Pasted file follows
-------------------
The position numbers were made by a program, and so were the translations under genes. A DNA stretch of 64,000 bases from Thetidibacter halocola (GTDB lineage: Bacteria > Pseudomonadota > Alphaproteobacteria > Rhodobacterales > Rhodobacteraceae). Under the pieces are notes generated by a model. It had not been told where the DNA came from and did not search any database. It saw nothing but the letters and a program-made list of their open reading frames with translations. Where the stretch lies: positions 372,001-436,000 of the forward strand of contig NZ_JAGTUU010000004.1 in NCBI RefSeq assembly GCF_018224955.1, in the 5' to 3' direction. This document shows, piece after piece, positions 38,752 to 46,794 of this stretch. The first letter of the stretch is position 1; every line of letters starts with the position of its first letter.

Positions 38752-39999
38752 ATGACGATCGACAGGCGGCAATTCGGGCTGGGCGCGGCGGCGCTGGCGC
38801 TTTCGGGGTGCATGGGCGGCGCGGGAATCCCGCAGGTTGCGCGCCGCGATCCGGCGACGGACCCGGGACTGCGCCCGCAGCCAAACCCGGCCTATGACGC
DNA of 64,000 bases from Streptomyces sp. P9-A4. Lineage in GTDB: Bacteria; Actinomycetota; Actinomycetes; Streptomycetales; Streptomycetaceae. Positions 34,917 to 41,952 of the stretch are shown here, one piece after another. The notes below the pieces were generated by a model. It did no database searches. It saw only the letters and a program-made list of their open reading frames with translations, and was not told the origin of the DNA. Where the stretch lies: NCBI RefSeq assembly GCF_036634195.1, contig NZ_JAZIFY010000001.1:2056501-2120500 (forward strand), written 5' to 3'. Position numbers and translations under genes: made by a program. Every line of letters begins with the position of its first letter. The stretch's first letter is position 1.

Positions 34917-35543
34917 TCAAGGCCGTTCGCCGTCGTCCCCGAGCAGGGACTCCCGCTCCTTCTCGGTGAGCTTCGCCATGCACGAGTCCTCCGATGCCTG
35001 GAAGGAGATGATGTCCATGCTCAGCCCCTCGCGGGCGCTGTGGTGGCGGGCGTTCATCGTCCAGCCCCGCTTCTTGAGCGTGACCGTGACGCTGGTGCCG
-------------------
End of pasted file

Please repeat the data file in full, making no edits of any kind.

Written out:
The position numbers were made by a program, and so were the translations under genes. A DNA stretch of 64,000 bases from Thetidibacter halocola (GTDB lineage: Bacteria > Pseudomonadota > Alphaproteobacteria > Rhodobacterales > Rhodobacteraceae). Under the pieces are notes generated by a model. It had not been told where the DNA came from and did not search any database. It saw nothing but the letters and a program-made list of their open reading frames with translations. Where the stretch lies: positions 372,001-436,000 of the forward strand of contig NZ_JAGTUU010000004.1 in NCBI RefSeq assembly GCF_018224955.1, in the 5' to 3' direction. This document shows, piece after piece, positions 38,752 to 46,794 of this stretch. The first letter of the stretch is position 1; every line of letters starts with the position of its first letter.

Positions 38752-39999
38752 ATGACGATCGACAGGCGGCAATTCGGGCTGGGCGCGGCGGCGCTGGCGC
38801 TTTCGGGGTGCATGGGCGGCGCGGGAATCCCGCAGGTTGCGCGCCGCGATCCGGCGACGGACCCGGGACTGCGCCCGCAGCCAAACCCGGCCTATGACGC
DNA of 64,000 bases from Streptomyces sp. P9-A4. Lineage in GTDB: Bacteria; Actinomycetota; Actinomycetes; Streptomycetales; Streptomycetaceae. Positions 34,917 to 41,952 of the stretch are shown here, one piece after another. The notes below the pieces were generated by a model. It did no database searches. It saw only the letters and a program-made list of their open reading frames with translations, and was not told the origin of the DNA. Where the stretch lies: NCBI RefSeq assembly GCF_036634195.1, contig NZ_JAZIFY010000001.1:2056501-2120500 (forward strand), written 5' to 3'. Position numbers and translations under genes: made by a program. Every line of letters begins with the position of its first letter. The stretch's first letter is position 1.

Positions 34917-35543
34917 TCAAGGCCGTTCGCCGTCGTCCCCGAGCAGGGACTCCCGCTCCTTCTCGGTGAGCTTCGCCATGCACGAGTCCTCCGATGCCTG
35001 GAAGGAGATGATGTCCATGCTCAGCCCCTCGCGGGCGCTGTGGTGGCGGGCGTTCATCGTCCAGCCCCGCTTCTTGAGCGTGACCGTGACGCTGGTGCCG